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The Dignity of the Human Person

The Catholic Church believes that every human life -- whether young or old, guilty or innocent, born or unborn -- is both precious and sacred. It remains as the foundation for all principles and elements of social teaching.

"At the center of all Catholic social teaching are the transcendence of God and the dignity of the human person. The human person is the clearest reflection of God's presence in the world; all of the Church's work in pursuit of both justice and peace is designed to protect and promote the dignity of every person. For each person not only reflects God, but is the expression of God's creative work and the meaning of Christ's redemptive ministry."

The Challenge of Peace: God's Promise and Our Response 
U.S. Bishops, 1983


 

The Common Good and Community

"Human beings," Kenneth R. Himes O.F.M. said in his book Responses to 101 Questions on Catholic Social Teaching, "only truly flourish in the context of a community." Human beings can only reach their full individual potential if they work to promote and protect the good of society as a whole. Our obligation to love our neighbor is not only an individual commitment; it requires a broader social responsibility.

"It is imperative that no one, out of indifference to the course of events or because of inertia, would indulge in a merely individualistic morality. The best way to fulfill one's obligations of justice and love is to contribute to the common good according to one's means and the needs of others, and also to promote and help public and private organizations devoted to bettering the conditions of life."

Gaudium et Spes: Pastoral Constitution on the Church in the Modern World
Second Vatican Council, 1965



The Preferential Option for the Poor

Society is only as strong as its weakest members. The only way to foster the common good is to work together to radically improve the situation of society's poor and most vulnerable members. We are called to base both our individual choices and public policy decisions on how they affect the poor.

"As followers of Christ, we are challenged to make a fundamental 'option for the poor' -- to speak for the voiceless, to defend the defenseless, to assess life styles, policies, and social institutions in terms of their impact on the poor. This 'option for the poor' does not mean pitting one group against another, but rather, strengthening the whole community by assisting those who are the most vulnerable. As Christians, we are called to respond to the needs of all our brothers and sisters, but those with the greatest needs require the greatest response."

Economic Justice for All: Pastoral Letter on Catholic Social Teaching and the U.S. Economy
U. S. Catholic Bishops, 1986



Rights and Responsibilities

Every human has a fundamental right to such basic elements as food, shelter, clothing, healthcare, education and employment. Only by achieving these and implementing them on a collective scale, this principle states, can society fully promote human dignity. We cannot split our focus, the Church says, between promoting only personal responsibility or collective human rights. Both are necessary; one cannot exist without the other. We must not only be responsible for ourselves or for our families. We must also promote a society where the right to life and to material well being in accordance with human decency is made available and attainable to all.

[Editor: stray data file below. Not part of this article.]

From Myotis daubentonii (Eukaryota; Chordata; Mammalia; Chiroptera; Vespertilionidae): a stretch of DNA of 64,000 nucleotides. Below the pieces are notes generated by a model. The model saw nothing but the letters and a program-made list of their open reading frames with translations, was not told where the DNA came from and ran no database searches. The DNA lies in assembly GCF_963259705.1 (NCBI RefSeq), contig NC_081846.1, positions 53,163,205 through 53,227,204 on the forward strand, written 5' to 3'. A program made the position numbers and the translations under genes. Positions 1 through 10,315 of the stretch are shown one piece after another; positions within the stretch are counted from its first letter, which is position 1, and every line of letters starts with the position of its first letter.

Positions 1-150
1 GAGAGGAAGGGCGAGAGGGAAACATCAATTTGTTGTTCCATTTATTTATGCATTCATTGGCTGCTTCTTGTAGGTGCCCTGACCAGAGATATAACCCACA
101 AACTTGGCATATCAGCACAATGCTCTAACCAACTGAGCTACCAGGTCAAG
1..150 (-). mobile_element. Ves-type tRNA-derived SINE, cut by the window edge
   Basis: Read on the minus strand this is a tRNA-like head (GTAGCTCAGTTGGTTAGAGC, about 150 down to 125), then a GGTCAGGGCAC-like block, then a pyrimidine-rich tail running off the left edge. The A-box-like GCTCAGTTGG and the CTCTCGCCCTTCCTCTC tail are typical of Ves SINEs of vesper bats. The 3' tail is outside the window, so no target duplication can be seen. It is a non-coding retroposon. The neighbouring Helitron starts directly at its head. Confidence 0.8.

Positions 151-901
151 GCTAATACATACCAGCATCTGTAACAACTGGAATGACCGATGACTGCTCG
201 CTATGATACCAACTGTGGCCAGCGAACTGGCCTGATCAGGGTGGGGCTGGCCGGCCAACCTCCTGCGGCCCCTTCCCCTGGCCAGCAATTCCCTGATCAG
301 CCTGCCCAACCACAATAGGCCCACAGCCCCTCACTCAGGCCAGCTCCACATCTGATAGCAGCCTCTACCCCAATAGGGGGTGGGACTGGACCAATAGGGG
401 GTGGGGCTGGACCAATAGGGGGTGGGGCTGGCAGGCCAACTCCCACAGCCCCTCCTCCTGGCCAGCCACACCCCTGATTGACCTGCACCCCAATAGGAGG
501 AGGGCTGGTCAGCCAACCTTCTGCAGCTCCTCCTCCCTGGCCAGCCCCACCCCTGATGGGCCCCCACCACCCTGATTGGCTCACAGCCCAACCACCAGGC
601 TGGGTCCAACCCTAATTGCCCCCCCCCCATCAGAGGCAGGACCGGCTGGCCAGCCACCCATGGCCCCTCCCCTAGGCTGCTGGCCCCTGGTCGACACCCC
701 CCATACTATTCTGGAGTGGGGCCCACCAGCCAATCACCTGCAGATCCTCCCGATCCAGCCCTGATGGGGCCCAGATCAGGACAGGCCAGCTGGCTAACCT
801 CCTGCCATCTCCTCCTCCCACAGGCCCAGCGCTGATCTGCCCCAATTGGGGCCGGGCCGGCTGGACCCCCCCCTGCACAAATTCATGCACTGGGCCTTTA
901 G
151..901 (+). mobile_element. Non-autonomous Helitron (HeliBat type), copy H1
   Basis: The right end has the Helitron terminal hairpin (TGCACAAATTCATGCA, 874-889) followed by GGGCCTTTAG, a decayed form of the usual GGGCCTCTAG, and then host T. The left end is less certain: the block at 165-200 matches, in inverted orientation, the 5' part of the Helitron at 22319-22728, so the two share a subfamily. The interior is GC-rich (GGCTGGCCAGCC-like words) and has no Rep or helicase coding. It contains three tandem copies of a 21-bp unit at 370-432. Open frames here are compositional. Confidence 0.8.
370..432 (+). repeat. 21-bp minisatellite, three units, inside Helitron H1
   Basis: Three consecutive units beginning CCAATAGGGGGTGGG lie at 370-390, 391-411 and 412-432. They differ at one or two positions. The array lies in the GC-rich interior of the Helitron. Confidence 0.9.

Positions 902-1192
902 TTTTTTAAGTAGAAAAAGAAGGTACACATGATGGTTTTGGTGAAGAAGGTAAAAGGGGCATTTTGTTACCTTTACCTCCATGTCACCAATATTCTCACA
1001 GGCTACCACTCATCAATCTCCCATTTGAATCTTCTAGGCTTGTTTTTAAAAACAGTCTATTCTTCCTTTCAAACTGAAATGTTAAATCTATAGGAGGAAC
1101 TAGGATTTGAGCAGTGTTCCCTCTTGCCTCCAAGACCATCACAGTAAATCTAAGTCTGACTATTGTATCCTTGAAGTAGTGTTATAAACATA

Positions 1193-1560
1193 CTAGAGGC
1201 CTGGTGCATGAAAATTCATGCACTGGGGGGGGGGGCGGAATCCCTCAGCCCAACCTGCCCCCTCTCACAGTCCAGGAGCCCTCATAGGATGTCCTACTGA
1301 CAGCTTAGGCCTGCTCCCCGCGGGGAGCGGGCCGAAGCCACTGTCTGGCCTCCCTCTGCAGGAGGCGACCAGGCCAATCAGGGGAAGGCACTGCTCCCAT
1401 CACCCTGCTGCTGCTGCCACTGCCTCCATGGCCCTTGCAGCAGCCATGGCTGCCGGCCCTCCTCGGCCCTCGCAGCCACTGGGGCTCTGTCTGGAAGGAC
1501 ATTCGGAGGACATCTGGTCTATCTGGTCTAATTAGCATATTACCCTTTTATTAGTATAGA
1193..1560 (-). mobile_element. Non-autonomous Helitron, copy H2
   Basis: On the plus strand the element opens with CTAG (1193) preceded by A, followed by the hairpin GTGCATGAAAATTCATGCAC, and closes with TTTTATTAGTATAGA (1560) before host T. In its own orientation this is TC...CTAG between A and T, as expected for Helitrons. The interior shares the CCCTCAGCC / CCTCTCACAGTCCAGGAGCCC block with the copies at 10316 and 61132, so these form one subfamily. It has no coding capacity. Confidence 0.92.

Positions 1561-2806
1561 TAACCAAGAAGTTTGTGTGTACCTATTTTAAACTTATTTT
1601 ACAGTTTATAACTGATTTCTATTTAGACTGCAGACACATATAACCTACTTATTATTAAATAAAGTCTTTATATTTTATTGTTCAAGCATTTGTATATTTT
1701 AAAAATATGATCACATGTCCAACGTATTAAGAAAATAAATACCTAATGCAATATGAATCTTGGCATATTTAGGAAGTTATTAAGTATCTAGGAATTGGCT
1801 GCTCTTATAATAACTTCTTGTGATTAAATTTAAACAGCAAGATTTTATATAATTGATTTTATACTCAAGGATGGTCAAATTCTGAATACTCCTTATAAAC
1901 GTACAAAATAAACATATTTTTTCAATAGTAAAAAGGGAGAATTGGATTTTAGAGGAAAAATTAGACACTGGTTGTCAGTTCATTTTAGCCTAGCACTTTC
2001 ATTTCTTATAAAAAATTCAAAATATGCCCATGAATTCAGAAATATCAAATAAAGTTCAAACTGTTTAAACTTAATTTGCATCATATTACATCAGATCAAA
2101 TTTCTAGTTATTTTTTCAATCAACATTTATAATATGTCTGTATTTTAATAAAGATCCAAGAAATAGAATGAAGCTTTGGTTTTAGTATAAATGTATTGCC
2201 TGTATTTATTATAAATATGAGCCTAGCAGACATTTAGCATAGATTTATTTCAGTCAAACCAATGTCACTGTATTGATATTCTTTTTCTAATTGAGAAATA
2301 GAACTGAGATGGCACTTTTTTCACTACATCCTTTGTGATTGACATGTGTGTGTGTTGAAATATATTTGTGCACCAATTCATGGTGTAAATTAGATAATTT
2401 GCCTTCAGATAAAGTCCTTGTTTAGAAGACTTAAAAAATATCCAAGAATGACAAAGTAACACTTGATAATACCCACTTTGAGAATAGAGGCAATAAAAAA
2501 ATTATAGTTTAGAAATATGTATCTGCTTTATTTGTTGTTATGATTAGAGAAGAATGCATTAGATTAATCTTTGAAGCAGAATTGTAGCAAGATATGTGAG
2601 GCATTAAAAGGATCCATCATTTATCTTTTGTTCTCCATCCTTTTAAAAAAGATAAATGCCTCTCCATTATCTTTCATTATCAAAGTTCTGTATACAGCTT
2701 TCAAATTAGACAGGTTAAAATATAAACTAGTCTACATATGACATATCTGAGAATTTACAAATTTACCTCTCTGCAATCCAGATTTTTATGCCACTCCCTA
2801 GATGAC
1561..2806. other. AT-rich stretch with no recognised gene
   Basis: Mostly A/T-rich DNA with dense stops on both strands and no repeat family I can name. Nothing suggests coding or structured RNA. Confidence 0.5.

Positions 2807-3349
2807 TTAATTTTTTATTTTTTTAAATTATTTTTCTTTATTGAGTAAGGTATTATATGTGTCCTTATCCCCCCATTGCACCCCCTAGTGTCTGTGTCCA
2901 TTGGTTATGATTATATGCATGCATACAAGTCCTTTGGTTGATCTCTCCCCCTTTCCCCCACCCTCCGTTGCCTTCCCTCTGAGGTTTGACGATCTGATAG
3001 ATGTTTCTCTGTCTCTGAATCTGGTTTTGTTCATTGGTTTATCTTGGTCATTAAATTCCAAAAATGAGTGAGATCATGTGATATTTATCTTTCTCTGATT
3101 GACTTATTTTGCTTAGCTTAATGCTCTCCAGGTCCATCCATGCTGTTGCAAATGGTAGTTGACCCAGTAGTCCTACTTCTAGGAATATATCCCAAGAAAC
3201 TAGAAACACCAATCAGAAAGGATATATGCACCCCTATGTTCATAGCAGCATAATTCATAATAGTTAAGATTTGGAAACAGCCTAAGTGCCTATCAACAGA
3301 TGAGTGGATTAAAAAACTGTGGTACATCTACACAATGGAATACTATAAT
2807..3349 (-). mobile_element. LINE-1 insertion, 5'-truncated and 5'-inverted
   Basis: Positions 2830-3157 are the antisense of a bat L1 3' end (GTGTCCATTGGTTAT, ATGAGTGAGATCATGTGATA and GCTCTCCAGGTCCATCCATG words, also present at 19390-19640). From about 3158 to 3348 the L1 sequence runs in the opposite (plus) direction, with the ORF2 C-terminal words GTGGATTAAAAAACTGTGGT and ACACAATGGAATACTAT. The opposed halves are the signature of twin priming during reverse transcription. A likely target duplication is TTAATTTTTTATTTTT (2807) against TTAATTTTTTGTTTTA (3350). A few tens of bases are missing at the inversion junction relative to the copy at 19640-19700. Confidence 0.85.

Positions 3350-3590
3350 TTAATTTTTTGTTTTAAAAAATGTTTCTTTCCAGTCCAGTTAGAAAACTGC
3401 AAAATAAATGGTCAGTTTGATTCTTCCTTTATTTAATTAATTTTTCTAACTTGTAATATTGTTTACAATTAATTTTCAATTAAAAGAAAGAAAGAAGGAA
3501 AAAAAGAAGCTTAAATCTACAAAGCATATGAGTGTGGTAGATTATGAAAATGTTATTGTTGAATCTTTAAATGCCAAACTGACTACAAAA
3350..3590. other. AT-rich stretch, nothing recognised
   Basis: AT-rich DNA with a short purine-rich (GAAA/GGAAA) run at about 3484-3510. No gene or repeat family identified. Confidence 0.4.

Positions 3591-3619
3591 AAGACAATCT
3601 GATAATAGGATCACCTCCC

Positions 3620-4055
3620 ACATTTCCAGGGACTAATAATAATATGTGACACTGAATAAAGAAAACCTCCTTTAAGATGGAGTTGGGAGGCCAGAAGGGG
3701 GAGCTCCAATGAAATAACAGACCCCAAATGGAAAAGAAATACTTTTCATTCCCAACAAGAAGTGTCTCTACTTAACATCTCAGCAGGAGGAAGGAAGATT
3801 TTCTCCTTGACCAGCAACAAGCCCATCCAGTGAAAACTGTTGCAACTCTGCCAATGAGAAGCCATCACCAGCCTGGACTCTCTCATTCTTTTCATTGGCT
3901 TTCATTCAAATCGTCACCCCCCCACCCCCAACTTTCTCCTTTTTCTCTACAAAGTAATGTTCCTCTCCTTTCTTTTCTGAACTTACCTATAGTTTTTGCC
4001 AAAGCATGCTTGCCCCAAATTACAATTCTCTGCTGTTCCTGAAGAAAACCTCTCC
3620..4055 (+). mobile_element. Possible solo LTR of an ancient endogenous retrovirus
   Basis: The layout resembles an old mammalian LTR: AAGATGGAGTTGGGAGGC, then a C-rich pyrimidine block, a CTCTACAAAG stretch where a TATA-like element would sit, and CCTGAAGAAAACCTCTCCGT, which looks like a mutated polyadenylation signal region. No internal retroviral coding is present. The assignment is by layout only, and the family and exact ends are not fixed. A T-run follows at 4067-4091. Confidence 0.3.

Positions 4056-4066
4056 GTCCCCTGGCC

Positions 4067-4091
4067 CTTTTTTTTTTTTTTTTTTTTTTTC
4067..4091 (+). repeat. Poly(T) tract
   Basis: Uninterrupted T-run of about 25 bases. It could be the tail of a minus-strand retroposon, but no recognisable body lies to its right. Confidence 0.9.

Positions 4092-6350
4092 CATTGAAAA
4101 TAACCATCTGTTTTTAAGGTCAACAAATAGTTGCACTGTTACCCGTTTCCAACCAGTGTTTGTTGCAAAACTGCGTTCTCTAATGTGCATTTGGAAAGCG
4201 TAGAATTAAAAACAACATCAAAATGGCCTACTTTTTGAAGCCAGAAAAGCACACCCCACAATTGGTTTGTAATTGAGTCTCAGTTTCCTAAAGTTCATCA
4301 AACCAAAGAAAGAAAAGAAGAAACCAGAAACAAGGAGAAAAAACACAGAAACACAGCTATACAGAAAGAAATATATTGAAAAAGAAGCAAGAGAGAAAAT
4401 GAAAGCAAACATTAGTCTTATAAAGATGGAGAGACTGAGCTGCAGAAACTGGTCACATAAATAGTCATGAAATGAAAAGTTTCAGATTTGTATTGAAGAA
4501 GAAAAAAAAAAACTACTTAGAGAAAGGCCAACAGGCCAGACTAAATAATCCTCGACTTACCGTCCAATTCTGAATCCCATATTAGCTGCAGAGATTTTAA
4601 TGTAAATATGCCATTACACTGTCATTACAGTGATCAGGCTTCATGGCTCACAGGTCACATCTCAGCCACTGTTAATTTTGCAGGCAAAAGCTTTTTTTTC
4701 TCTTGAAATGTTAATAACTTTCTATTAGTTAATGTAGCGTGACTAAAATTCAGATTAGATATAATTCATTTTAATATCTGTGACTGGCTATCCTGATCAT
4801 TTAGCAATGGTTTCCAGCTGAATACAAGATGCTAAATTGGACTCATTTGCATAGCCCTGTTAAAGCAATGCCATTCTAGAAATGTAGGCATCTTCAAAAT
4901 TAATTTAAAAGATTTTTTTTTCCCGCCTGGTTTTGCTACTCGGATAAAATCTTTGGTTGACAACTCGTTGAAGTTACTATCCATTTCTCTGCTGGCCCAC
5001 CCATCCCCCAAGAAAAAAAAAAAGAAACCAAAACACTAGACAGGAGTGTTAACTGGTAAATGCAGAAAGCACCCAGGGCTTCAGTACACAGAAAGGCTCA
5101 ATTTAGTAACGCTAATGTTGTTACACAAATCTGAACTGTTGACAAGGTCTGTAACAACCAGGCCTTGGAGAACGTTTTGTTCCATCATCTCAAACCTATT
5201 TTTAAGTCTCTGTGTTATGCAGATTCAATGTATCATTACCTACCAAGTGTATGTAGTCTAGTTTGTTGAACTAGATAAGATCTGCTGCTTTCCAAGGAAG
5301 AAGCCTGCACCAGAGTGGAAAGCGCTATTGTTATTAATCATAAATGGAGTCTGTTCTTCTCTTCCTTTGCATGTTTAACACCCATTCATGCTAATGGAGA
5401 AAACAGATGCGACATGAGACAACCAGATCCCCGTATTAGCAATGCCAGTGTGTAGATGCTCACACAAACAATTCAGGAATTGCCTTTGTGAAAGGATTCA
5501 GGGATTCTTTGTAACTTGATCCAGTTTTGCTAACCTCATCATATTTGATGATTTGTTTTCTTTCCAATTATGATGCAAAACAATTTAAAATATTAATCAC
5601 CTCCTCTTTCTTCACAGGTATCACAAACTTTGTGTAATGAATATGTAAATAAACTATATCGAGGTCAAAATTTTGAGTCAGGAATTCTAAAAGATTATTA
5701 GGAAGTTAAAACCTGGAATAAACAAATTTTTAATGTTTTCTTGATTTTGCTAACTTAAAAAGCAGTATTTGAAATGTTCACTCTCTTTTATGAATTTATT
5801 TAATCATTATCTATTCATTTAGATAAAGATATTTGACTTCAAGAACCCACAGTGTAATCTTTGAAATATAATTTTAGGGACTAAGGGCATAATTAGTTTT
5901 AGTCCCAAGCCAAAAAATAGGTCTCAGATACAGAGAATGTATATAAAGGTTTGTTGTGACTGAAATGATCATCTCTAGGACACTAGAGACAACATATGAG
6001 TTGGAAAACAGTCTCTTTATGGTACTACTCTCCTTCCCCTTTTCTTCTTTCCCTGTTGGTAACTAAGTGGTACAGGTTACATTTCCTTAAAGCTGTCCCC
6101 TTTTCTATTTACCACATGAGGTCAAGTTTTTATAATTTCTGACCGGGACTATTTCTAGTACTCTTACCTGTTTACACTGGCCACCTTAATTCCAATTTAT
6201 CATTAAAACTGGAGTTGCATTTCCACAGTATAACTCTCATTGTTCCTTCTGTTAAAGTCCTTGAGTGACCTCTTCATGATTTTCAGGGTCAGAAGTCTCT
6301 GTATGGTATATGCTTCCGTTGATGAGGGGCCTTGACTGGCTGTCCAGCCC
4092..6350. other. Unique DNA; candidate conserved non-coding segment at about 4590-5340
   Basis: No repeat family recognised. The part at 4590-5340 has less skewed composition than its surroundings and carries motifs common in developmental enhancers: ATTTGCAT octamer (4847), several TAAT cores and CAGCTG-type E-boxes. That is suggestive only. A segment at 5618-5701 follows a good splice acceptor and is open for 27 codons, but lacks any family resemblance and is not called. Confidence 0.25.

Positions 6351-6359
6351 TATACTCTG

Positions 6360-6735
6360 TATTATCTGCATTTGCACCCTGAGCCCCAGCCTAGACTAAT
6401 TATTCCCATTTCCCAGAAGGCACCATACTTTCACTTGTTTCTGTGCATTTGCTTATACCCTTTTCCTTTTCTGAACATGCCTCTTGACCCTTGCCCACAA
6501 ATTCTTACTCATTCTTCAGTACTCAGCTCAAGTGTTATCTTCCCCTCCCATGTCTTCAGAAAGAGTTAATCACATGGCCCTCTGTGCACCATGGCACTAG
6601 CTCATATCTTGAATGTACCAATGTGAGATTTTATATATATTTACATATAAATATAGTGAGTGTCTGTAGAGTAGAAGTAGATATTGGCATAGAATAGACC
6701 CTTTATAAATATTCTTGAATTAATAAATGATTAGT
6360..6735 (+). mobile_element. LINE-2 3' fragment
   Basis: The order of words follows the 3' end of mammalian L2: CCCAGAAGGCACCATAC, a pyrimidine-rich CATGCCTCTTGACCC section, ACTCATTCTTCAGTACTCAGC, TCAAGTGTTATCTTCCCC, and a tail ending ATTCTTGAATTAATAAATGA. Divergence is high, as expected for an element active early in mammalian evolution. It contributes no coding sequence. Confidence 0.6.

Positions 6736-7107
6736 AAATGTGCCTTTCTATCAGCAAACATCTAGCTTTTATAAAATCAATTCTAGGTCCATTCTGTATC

"It is agreed that in our time the common good is chiefly guaranteed when personal rights and duties are maintained. The chief concern of civil authorities must therefore be to ensure that these rights are acknowledged, respected, coordinated with other rights, defended and promoted, so that in this way everyone may more easily carry out their duties. For 'to safeguard the inviolable rights of the human person, and to facilitate the fulfillment of each one's duties, should be the chief duty of every public authority.'"

Pacem in Terris: Peace on Earth
John XXIII, 1963



Role of Government and Subsidiarity

Government, or the state, has at its core a positive moral function. It's an instrument to promote human dignity, human rights and the common good. Its mission is to work for the benefit of all people. Therefore all people have a right and a responsibility to participate in political institutions. Government functions should be performed at the lowest level possible, as long as they can be performed adequately.

"Society as a whole, acting through public and private institutions, has the moral responsibility to enhance human dignity and protect human rights. In addition to the clear responsibility of private institutions, government has an essential responsibility in this area. This does not mean that government has the primary or exclusive role, but it does have a positive moral responsibility in safeguarding human rights and ensuring that the minimum conditions of human dignity are met for all. In a democracy, government is a means by which we can act together to protect what is important to us and to promote our common values."